Marriage-Based Green Cards (2023): Consular Processing
A marriage-based green card is a type of permanent residence that allows a non-US citizen to live and work permanently in the US with their spouse. There are two basic application pathways: adjustment of status (AOS), if your non-US citizen spouse is already in the US, or consular processing (CP), if your non-US citizen spouse is outside the US. The process of applying for a marriage-based green card can be complex, but in this post I provide a basic overview of the steps involved for consular processing. A subsequent post covers the adjustment of status process.
Step 1: Determine Eligibility
The first step is to determine your eligibility. To be eligible, the petitioner (the US citizen or legal permanent resident spouse) must be able to demonstrate that they have a bona fide marriage with their spouse, meaning that they married for love and not just for the purpose of obtaining a green card. The applicant (the non-US citizen spouse) must also be admissible to the US, meaning that they do not have any disqualifying criminal background, unfavorable immigration history, public charge issues, or disqualifying medical conditions.
Step 2: File Form I-130 and I-130A
The next step is to file Form I-130, Petition for Alien Relative, and I-130A, Supplemental Information for Spouse Beneficiary, with US Citizenship and Immigration Services (USCIS). The petitioner must also submit evidence of their relationship with the applicant, such as a marriage certificate and other supporting documentation, to prove that it is a legitimate marriage.
Step 3: Wait for Approval
After the petition is filed, USCIS will review it and make a decision on whether to approve it, deny it, or issue a request for evidence (RFE). If the petition is approved, USCIS will send the case to the National Visa Center (NVC) for further processing. If the petition is denied, the petitioner may have the option to file an appeal or a motion to reconsider, or simply re-apply. If an RFE is issued on the case, the petitioner will have an opportunity to respond to the RFE and provide additional documentation.
Step 4: Apply for a Green Card
Once USCIS approves the petition and forwards it to the NVC, it is time to file the rest of the required forms and documentation. This stage includes submitting Form DS-260, Application for Immigrant Visa and Alien Registration, and Form I-864, Affidavit of Support, along with supporting documentation to the NVC, such as the petitioner’s tax records and pay stubs, and the beneficiary’s birth certificate, police clearance certificate(s), criminal records (if applicable), and military records (if applicable).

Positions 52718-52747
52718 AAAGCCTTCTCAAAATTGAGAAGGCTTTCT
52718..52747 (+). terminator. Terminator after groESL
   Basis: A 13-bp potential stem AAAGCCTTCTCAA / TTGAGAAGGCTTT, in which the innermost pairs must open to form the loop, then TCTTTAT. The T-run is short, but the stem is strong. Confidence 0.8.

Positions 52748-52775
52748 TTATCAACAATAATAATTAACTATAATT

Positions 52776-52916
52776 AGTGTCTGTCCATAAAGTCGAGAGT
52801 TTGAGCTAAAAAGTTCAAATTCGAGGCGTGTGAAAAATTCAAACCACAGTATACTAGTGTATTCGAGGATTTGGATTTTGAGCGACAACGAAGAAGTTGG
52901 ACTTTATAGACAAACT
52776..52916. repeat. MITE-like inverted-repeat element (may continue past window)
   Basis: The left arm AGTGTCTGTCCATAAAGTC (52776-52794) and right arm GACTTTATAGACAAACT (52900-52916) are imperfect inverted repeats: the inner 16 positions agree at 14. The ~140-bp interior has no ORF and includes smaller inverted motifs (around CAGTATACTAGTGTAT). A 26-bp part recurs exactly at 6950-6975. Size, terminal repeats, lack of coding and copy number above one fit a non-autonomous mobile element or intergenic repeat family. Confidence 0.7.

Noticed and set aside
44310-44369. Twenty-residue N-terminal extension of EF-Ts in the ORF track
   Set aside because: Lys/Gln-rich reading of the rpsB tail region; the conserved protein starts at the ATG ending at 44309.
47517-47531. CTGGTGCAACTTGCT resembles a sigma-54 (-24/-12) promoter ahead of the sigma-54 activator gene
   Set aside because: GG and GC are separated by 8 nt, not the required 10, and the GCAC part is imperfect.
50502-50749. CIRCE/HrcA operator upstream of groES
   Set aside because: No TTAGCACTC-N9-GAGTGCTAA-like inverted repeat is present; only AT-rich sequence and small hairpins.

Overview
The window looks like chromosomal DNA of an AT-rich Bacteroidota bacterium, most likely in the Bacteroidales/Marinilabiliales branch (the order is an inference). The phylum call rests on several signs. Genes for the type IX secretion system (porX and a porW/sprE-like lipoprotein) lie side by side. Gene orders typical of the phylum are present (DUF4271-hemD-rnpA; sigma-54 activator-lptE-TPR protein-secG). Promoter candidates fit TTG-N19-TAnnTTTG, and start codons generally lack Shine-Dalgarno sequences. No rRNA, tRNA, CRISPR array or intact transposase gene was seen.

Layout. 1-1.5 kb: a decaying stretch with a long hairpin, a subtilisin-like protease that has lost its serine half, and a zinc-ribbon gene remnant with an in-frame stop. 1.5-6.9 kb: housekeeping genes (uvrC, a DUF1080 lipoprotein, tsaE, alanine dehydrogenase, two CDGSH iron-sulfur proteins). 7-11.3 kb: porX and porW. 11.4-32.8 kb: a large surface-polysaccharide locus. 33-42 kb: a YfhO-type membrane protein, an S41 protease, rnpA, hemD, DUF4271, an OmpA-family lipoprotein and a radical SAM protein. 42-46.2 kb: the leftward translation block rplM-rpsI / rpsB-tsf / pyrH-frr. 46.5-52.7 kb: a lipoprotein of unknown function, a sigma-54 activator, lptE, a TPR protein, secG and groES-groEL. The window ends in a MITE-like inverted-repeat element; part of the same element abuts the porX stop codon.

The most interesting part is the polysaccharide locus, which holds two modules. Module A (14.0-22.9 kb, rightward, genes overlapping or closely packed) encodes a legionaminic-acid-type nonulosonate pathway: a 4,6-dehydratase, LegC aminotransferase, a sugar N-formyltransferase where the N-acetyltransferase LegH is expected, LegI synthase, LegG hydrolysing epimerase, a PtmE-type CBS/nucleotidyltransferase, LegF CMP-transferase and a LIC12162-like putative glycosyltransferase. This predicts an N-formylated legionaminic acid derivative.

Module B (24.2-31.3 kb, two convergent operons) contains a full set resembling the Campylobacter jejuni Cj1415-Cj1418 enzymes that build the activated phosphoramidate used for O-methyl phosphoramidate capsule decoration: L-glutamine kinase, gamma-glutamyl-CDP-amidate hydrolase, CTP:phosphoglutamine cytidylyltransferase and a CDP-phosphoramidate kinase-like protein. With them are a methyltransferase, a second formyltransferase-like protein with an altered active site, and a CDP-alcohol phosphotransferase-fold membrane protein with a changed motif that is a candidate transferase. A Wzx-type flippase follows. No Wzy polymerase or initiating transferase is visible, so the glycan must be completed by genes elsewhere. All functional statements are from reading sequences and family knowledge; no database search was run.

Step 5: Attend the Interview
After the NVC has reviewed the application and all required documents have been submitted and approved, the applicant will be scheduled for an interview at the US embassy or consulate in their home country. The purpose of the interview is to determine the applicant's eligibility for a green card and to verify the legitimacy of their relationship with the petitioner. The applicant will need to bring all original documentation submitted to the NVC, as well as proof of the bona fides of their marriage to the petitioner.
Step 6: Receive the Green Card
If the interview goes well and the applicant is found to be eligible for a green card, the interviewing officer can decide to issue a visa, allowing the beneficiary to travel to the US. When the beneficiary receives their passport with the immigrant visa from the embassy, they will also receive a sealed envelope with immigrant application paperwork that they must present to Customs and Border Patrol (CBP) upon their first arrival to the US. Once the immigrant visa page is stamped by CBP, the beneficiary immediately becomes a lawful permanent resident (green card holder) and can work in the US and travel freely in and out of the US. After the immigrant fee is paid, the beneficiary will get their green card mailed to them at the address indicated as their intended address in the US. From this point, the new green card holder must take steps to maintain their green card by continuing to be domiciled in the US and/or filing for a reentry permit in advance of extended stays outside of the US.
Applying for a marriage-based green card can be a lengthy and complicated process, whether accomplished through adjustment of status or consular processing, but it can be a great opportunity for non-US citizens to establish a permanent life in the US with their spouse. If you are interested in learning more about the process, discussing your eligibility, or are ready to get started, contact us.
If you are interested in applying for a marriage-based green card...
Disclaimer: This post is attorney advertising. It is meant as general information only, and is not legal advice, nor does it create an attorney-client relationship. We suggest you set up a consultation with us before acting on anything you read here. Past results do not guarantee future outcomes; every case is unique and must be analyzed individually.